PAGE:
Believe it or not, this hotel was the inspiration for the movie "The Shining" by none other than Stephen King. He actually stayed here at one time.
Stanley Hotel (Estes Park, Colorado)
Helen H. Richardson/The Denver Post via Getty Images
Famous as the inspirational setting for Stephen King’s 1977 horror novel “The Shining,” the hotel opened to guests in 1909 and is named for its original owner, F.O. Stanley, co-founder of a company that made steam-engine cars known as Stanley Steamers. A Maine native, Stanley and his twin brother produced their first vehicles in the late 1890s. In 1903, F.O., who was suffering from tuberculosis, arrived in Estes Park, hoping the mountain air would provide a cure. He later purchased land from an Anglo-Irish nobleman, on which he began building the hotel in 1907. In late October 1974, Stephen King and his wife stayed at the Stanley and were the only guests there; the experience served as fodder for his best-selling book about an off-season caretaker at an old hotel in the Colorado Rockies. Today, the ghosts of F.O. Stanley and his wife, Flora, are said to roam the hotel. Additionally, legend holds that in 1911 a maid carrying a lit candle during a storm entered what is now room 217, which had an undetected gas leak. The resulting explosion sent the maid crashing into the room below; she broke both her ankles but went on to work at the hotel until her death decades later. Since then, her ghost reportedly has haunted the room, sometimes even performing housekeeping tasks. Over the years, there also have been reports of lights turning on and off on their own, objects moving and the unexplained sounds of children running in the halls.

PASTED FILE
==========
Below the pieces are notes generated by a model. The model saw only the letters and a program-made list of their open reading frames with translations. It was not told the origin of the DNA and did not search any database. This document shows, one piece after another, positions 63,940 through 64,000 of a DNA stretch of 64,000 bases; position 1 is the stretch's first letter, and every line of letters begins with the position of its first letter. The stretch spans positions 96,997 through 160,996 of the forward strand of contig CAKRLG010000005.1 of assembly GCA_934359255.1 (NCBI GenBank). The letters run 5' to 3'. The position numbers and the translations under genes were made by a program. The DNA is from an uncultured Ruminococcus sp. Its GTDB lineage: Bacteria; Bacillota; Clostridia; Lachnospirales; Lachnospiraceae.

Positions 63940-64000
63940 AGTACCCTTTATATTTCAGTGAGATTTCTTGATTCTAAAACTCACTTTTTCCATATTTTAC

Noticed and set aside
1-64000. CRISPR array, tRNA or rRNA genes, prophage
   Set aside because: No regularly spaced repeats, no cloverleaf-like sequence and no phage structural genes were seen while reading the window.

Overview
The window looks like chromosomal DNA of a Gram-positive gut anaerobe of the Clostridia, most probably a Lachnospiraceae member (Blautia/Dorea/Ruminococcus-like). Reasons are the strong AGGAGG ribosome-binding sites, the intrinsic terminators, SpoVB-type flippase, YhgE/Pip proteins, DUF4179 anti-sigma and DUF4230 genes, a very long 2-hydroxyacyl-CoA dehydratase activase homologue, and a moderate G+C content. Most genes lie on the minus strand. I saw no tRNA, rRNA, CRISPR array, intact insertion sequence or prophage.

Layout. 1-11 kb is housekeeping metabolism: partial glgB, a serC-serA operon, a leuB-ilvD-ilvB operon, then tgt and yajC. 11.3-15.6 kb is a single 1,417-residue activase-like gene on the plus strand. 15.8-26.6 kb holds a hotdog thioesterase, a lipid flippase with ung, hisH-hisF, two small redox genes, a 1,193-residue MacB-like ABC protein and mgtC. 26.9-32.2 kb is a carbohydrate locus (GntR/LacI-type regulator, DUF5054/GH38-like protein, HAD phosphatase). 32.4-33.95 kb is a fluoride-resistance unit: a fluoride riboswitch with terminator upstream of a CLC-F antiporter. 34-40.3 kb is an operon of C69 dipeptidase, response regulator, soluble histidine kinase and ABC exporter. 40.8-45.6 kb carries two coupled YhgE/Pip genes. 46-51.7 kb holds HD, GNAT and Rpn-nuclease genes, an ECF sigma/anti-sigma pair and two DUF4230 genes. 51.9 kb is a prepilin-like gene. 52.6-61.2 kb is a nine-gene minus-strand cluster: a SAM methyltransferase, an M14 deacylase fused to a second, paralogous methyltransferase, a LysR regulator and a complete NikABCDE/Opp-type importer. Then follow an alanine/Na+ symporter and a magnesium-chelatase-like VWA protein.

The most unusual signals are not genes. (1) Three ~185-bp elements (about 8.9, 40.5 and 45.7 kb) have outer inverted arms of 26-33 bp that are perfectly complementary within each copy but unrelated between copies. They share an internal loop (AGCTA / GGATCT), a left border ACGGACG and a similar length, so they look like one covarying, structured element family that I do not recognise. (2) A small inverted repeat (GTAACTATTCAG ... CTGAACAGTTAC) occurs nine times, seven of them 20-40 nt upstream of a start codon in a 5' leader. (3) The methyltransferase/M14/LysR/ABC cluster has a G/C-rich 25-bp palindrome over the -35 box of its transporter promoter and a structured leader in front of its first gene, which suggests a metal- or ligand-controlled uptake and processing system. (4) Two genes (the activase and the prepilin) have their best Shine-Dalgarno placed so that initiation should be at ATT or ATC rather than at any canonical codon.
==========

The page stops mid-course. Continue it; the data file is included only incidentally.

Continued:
Beautiful place, but I don't want to stay there in the off season...know what I mean?
Coffee out om the patio this morning, if that's OK with you.